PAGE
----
Digital Photography Gift Guide West Memphis AR
Little Rock, AR
Digital Photography Gift Guide
When I was a kid, this was a magical time of year. When the Sears Wishbook came in the mail, I'd meticulously comb through it in an effort to compile a detailed list of suggestions for Santa. These days, I make a sort of wish book for digital photographers--and this year is no different. This week and next, I've got some gift recommendations for the digital photographer in your life, or for your own holiday wish list. And while you're thinking about buying presents, don't forget to check out my tips for buying a photo printer --a terrific gift for the photographer on your list.
Upgrade Your Photo Editor
What software do you use to tweak your photos? If you said "Microsoft Paint" or "whatever came with my camera," then perhaps it's time to splurge on a modern photo editing program.
My favorites include Adobe Photoshop Elements 8 and Corel Paint Shop Pro X2 . Either one of these programs will deliver all the essential tools, including layer support, levels and curves, plus the ability to "plug-in" extra filters and tools for special effects.
And just like last year, I still recommend the somewhat more pricey Adobe Lightroom 2 (about $200) if you want to combine high-powered photo editing and photo organizing--it's the program I use for the majority of my digital photo work. For more information, read " Five Reasons to Try Adobe Lightroom ."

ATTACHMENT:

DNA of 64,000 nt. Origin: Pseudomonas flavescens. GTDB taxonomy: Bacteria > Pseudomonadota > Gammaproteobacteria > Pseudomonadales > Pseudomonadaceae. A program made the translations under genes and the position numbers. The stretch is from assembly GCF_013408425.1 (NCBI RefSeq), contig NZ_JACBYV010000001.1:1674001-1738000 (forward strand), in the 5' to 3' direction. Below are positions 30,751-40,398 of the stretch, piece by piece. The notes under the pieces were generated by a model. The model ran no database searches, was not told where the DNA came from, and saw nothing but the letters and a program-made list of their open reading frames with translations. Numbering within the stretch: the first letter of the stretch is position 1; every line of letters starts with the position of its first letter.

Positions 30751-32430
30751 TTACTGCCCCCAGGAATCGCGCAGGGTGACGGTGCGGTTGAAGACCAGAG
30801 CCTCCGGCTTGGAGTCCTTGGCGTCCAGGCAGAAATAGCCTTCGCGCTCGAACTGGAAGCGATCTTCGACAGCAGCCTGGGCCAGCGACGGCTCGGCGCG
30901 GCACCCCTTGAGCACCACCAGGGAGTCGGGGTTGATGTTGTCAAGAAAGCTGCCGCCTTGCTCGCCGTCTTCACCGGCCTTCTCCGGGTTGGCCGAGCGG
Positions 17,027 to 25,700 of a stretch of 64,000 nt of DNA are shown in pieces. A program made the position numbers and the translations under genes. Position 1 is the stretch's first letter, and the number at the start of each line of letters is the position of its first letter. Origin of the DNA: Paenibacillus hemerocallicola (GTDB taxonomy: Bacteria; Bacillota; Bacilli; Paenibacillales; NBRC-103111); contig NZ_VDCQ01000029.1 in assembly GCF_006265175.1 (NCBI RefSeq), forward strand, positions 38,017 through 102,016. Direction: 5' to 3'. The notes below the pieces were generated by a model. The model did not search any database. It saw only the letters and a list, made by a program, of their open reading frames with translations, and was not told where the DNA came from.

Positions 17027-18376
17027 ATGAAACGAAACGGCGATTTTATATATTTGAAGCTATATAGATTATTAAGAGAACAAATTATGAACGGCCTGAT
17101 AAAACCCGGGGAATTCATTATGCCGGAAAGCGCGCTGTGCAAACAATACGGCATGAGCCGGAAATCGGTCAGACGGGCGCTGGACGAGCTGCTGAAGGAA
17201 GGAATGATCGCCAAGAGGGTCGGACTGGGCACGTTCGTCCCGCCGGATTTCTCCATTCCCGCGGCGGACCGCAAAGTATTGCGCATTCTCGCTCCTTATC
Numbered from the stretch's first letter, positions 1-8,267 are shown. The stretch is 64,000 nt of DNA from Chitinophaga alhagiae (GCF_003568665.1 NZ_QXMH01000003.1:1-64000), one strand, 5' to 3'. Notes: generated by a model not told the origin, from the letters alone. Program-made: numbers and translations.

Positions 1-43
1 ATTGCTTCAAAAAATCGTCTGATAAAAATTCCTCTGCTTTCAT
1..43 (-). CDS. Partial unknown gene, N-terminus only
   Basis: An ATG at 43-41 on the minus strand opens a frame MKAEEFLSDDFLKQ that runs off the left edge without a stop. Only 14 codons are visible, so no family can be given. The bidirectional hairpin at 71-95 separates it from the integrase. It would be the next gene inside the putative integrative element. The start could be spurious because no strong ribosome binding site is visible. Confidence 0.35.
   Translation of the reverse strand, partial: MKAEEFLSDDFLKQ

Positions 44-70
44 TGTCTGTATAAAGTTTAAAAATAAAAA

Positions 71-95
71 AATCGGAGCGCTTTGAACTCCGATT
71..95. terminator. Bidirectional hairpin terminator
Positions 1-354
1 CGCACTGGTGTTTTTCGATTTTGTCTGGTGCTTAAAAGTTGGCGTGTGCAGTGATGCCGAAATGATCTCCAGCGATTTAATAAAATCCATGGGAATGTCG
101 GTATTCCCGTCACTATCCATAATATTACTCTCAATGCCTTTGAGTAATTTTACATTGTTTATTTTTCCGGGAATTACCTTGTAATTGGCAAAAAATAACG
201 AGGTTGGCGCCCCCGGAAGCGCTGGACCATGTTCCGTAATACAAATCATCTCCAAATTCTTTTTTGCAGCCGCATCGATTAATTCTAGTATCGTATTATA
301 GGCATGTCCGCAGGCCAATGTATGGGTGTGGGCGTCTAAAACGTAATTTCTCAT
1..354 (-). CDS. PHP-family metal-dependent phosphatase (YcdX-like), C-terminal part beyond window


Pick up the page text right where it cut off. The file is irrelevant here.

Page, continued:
Give the Gift of Wireless Photo Transfers
What's the most boring part of digital photography? That's right--transferring photos from your camera to the PC, so you can edit, organize, and post them to the Web.
Well, if your camera uses an SD Card for photo storage, then put a 2GB Eye-Fi card on your wish list. With an Eye-Fi card in your camera, you can automatically transfer photos from your PC and, if you want to, even send them directly to online photo sharing sites like Flickr, Facebook, and Picasa. It works like an ordinary SD Card, but its wireless connection saves you from having to plug your camera into your PC and manually transfer photos.
Consider Some Fine Literature
I tear through several photography books a year, and I assume many other photographers do as well--it's only natural, since we all want to improve our photo techniques and become better photographers. I mention this because this is the one time of the year that I recommend my own book, How to Do Everything with Your Digital Camera , which is now in its fifth edition.
My book provides easy-to-understand information on improving your exposure, composition, and lighting, and then shows you how to tweak your photos on the PC. It includes such topics as creating panoramas, high dynamic range photography, and the care and feeding of digital SLRs.
I've written a few other books, as well; see my Web site for a list .
Click here to read article at PC World